TranseamusThe vocal quartet’s swansong leaves a ghostly echo in the brain

Label: ECM
Time: 14 tracks / 67 mins.

How great it is that music is still being made, “not on commercial criteria, but rather on artistic impulse.” This is how a grateful countertenor David James describes the way that ECM has worked with them. Working from the heart, rather than from sales-potential, label founder Manfred Eicher takes the attitude that if music moves him, then it should move others too.

On paper, there might not be a huge market for music from the Middle Ages, especially when much of it is by anonymous composers and some of it – as the first three tracks here – is about the martyred Thomas Beckett. Even the back of the CD box eschews a track listing in favour of a simple summary, “English carols and motets by John Plummer, William Cornysh, Walter Lambe, Sheryngham, a. o.” as if the titles are irrelevant.

Actually, they probably are. What strikes about this collection is the way that the tapestry of sound holds together, at least after the brisk initial piece “Tomas Cesus in Doveria.” This track doesn’t sound like an old work at all, but more like a pop version, with its round-like structure and overlapping lines. It certainly is wise to put it at the start, as, once it is out of the way, the measured, reflective beauty instantly begins.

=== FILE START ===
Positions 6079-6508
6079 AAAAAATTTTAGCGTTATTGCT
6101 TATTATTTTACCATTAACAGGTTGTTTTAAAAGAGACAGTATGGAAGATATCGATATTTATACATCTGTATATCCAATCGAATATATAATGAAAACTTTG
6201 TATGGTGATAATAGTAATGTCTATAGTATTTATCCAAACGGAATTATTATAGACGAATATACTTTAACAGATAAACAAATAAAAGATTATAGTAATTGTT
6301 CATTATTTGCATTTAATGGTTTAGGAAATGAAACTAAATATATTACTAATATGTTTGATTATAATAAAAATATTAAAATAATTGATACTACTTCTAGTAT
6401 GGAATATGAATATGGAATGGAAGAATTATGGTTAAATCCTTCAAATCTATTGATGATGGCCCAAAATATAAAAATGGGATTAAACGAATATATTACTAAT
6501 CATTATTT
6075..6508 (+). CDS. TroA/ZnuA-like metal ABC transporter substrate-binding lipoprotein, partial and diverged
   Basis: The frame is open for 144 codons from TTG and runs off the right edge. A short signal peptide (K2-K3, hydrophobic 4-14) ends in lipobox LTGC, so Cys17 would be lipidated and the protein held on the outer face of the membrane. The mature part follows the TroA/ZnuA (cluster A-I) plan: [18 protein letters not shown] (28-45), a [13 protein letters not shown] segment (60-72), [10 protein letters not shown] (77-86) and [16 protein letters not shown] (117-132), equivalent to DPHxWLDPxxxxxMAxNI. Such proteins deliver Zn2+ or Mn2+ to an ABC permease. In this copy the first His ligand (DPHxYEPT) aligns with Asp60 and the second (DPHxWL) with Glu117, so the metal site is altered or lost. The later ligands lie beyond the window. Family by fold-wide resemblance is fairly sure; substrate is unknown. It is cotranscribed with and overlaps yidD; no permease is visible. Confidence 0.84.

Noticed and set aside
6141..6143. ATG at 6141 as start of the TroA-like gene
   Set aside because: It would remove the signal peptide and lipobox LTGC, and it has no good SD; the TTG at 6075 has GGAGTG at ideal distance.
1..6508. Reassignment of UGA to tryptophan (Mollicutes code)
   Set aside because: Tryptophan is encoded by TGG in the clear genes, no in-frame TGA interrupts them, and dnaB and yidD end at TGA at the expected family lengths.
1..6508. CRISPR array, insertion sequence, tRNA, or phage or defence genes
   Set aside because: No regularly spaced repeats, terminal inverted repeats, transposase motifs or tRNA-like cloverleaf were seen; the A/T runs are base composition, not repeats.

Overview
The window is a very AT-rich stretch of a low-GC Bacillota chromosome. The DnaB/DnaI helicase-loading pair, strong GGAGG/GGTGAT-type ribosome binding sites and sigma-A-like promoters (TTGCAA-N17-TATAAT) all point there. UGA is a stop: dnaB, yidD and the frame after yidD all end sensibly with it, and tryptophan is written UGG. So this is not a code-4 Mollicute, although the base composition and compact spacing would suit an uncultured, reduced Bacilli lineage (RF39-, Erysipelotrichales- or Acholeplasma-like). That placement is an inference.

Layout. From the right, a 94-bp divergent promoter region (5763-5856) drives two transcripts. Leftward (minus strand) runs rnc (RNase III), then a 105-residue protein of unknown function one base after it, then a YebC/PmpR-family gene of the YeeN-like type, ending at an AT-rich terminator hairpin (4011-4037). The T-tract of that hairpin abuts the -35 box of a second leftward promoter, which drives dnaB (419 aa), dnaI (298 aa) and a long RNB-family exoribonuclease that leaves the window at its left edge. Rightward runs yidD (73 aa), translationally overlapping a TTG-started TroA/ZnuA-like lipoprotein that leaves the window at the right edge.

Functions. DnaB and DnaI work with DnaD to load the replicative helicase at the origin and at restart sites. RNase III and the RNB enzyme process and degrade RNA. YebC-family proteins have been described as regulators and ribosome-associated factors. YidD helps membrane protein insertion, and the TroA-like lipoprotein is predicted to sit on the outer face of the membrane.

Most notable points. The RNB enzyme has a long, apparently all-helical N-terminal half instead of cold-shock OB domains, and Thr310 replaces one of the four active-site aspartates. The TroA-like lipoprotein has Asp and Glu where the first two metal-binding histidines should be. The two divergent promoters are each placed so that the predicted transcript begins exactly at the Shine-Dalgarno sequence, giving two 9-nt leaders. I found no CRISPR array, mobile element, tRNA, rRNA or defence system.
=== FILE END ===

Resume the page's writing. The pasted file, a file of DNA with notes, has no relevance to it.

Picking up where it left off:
The effect of the disc makes me think of a breeze-rippled spider web, sunlight catching its threads, with each thread a voice. The structure is quite simple (unaccompanied 2-, 3- and 4-part harmonies) with plenty of space around each voice, but the lines meet and interweave to create a beautiful, and quite mesmerising, pattern.

Recorded in their favourite ‘studio’ – the intimate chapel in the monastery of St. Gerold in Austria – warmth coats their calm, clear (and pretty faultless) vocal performances.

The Hilliard Ensemble has been a leading vocal quartet for much of its history, which has involved music from all sorts of eras, not least contemporary works by composers like Arvo Pärt and Terje Rypdal; and they are probably best known for their three genre-blending collaborations with saxophonist Jan Garbarek.

Being their swansong, this was the opportunity to capture on record some of their favourite as-yet-unrecorded pieces, which is probably why there are political and historical texts thrown incongruously among the sacred. But the final track is a fitting conclusion to 40 years of work. James writes in his liner notes of Sheryngham’s “Ah Gentle Jesu,” that “on paper, it is a simple dialogue between Christ on the cross and a penitent sinner; however, the intensity of the music is so overwhelming that, from our experience in concert, both listener and performer are left in stunned silence."

It may not be quite as stunning on record, but once the exquisite music has finished, a ghostly after-sound echoes through the brain for some while.

Derek Walker

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